Precious forest resources, including the carbon locked in biomass, are lost due to forest fires every year
The forests in Uttarakhand are in the grip of a massive fire these days; so much so that apart from destroying the rich bio-diversity, it has killed four villagers and injured a forest guard during fire-fighting operations. Forest fires have become a recurring phenomenon in the State and every year thousands of acres of forests are engulfed by the raging inferno. Fires are a common feature in forests all over the country and sometimes the controlled burning of forest floor is used as a management tool to promote conservation by the foresters. The ecological impacts of forest fires are disastrous for the biodiversity and the forest hydrology. The forest department of Uttarakhand is failing year after year on prevention and control of the forest fires and prima facie it is gross negligence at all levels in dealing with the threat due to mismanagement, coupled with the shortage of resources.
The incidents of forest fires globally are increasing every year. In India through the Moderate Resolution Imaging Spectro-radiometer sensor data (MODIS) of the Forest Survey of India (FSI), 37,059 forest fires were detected during 2018. Precious forest resources, including the carbon locked in biomass, are lost due to forest fires every year, which adversely impact the flow of goods and services from forests.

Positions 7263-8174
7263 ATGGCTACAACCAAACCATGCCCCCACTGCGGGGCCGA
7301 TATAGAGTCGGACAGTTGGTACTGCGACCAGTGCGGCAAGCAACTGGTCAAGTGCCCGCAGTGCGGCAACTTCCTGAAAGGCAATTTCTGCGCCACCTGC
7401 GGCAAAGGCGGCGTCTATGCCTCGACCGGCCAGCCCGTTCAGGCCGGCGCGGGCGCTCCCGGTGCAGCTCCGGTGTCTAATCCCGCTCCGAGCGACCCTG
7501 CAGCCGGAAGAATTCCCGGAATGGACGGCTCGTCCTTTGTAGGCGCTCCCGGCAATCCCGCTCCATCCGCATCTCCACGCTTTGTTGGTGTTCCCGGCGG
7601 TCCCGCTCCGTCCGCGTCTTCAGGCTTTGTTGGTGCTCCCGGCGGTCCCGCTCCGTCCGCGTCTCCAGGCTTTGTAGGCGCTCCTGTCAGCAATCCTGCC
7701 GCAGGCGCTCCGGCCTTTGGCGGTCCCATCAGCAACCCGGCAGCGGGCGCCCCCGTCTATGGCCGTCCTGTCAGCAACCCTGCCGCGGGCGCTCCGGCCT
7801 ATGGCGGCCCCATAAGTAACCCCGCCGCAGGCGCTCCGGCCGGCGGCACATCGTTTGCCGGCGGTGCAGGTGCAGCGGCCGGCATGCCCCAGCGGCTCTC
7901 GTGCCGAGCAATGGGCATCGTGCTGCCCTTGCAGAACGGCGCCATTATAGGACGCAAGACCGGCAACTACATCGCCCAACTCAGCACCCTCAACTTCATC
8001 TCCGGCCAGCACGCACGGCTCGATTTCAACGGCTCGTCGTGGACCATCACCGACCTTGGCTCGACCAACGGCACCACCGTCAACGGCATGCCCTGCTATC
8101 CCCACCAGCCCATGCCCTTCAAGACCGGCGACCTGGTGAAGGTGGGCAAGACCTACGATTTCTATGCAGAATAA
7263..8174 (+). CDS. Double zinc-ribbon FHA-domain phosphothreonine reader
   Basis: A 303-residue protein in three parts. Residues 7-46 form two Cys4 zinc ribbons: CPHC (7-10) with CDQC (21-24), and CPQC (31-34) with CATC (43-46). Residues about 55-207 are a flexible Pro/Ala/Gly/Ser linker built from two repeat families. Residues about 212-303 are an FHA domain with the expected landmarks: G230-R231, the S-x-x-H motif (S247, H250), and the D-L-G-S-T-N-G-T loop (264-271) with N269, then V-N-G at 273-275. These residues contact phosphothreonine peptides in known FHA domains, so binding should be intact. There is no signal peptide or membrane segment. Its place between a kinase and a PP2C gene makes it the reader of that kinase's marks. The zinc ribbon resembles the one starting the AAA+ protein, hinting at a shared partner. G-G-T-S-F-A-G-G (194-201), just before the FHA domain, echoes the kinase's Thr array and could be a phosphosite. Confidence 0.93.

The FSI website showed 3,23,414 fire points across the country, detected through satellite during February 1- April 8, 2021, while Uttarakhand alone accounted for 1,31,61 fire points. More than 80 per cent of the forest fires are man-made and caused by the villagers, and the rest are due to natural factors like intense heat wave, lightning and friction in vegetation. The best strategy for forest fire control is in its prevention with mobilisation of resources, specially the local village communities, the Van Panchayats and Joint Forest Management. The forest fires can thus be effectively prevented and controlled, provided the State Government and the forest department have the commitment for taking timely action. With the FSI now coming up with real-time monitoring of forest fires through satellite-based messaging to the Divisional Forest Officers, it should be easy for the field staff to control the forest fires, provided that they have cleaned the forest fire lines in time before the commencement of the fire season, in the month of November, and have in place an early warning system and a fire management plan in operation.
The Ministry of Environment, Forests and Climate Change, Uttarakhand Government, and the State Governments all over India must accept responsibility for their gross inaction. They must take control of enforcing the preparation of the forest fire management plan, risk assessment maps of the vulnerable areas and establish the early warning systems in each division before the month of November. The Centre had already released to all forest departments of the country the Compensatory Afforestation Fund Management and Planning Authority (CAMPA) funds to the tune of more than Rs 50,000 crore. Did the forest department earmark the CAMPA fund for divisional-level fire-fighting plan, and what is the role of officers and the Ministers in filling up the vacancies of forest guards and other related ranks? The question is what has been done by the Uttarakhand Government to prevent forest fires?
(The writer is Chairman, Centre for Resource Management and Environment. The views expressed are personal.)